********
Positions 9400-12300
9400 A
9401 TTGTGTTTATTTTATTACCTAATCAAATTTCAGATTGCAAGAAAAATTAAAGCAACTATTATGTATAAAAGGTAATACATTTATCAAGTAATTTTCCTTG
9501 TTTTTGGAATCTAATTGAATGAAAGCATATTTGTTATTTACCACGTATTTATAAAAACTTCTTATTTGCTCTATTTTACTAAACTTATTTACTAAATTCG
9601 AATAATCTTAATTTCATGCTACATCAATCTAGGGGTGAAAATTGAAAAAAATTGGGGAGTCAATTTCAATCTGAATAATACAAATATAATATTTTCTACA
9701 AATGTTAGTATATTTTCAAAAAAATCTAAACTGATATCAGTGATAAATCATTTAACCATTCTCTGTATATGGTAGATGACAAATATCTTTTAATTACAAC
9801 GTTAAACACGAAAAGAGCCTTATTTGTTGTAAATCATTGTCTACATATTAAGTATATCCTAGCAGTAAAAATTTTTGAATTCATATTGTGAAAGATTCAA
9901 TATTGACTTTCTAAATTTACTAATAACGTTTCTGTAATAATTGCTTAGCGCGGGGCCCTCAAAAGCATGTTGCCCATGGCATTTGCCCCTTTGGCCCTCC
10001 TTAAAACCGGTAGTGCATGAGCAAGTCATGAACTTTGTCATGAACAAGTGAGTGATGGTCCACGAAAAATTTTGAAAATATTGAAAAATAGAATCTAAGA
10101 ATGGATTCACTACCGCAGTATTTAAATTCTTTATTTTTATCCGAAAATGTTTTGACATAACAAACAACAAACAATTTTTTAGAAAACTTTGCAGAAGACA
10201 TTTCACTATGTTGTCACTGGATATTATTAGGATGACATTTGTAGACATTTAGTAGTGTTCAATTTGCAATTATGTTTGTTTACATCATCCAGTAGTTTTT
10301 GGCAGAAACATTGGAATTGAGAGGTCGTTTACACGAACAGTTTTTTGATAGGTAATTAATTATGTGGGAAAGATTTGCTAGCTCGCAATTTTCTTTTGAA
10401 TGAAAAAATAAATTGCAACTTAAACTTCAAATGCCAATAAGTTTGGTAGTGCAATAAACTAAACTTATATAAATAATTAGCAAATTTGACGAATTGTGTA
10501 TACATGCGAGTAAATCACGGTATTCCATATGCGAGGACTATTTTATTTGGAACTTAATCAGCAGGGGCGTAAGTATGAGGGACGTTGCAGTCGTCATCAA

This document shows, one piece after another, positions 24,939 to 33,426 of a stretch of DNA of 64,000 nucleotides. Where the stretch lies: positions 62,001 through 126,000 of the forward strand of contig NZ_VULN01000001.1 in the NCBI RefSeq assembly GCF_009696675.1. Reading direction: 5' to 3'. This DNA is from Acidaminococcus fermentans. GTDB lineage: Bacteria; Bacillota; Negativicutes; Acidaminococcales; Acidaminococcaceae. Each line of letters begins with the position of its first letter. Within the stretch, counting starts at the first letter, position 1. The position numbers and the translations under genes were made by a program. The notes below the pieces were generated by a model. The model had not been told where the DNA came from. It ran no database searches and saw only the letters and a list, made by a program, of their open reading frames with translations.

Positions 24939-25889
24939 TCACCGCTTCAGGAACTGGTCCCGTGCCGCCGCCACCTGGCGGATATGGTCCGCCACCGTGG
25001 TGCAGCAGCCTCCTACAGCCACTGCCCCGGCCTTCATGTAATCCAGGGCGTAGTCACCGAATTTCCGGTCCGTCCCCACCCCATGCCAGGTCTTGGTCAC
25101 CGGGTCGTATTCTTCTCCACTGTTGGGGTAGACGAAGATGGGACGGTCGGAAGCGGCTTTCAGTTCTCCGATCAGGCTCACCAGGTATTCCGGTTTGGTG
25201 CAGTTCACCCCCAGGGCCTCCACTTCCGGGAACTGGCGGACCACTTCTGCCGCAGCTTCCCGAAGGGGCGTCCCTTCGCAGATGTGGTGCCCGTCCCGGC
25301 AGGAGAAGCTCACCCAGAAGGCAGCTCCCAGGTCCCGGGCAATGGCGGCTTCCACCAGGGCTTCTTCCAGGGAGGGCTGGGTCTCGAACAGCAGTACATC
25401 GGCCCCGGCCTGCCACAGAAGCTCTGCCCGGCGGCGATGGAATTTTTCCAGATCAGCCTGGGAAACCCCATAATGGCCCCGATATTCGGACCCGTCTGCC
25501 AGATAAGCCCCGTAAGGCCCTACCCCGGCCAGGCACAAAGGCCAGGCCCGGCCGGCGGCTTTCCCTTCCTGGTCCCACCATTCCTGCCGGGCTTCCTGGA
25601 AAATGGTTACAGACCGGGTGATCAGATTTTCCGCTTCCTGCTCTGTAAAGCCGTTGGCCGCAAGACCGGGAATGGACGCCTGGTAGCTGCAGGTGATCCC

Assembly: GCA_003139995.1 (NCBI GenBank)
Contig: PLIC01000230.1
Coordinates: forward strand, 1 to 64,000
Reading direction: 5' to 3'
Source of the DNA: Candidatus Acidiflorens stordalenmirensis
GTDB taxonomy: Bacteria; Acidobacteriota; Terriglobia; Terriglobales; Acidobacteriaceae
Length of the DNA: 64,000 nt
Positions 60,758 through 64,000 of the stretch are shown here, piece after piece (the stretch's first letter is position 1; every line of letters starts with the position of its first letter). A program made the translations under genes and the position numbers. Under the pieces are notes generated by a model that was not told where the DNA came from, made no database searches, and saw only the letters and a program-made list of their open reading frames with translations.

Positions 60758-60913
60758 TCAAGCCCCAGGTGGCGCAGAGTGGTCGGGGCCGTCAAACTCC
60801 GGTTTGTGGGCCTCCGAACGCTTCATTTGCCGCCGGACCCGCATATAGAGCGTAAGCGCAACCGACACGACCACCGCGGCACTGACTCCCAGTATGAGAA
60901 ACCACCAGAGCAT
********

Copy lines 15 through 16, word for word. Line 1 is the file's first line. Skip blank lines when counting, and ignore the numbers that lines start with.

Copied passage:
This document shows, one piece after another, positions 24,939 to 33,426 of a stretch of DNA of 64,000 nucleotides. Where the stretch lies: positions 62,001 through 126,000 of the forward strand of contig NZ_VULN01000001.1 in the NCBI RefSeq assembly GCF_009696675.1. Reading direction: 5' to 3'. This DNA is from Acidaminococcus fermentans. GTDB lineage: Bacteria; Bacillota; Negativicutes; Acidaminococcales; Acidaminococcaceae. Each line of letters begins with the position of its first letter. Within the stretch, counting starts at the first letter, position 1. The position numbers and the translations under genes were made by a program. The notes below the pieces were generated by a model. The model had not been told where the DNA came from. It ran no database searches and saw only the letters and a list, made by a program, of their open reading frames with translations.

Positions 24939-25889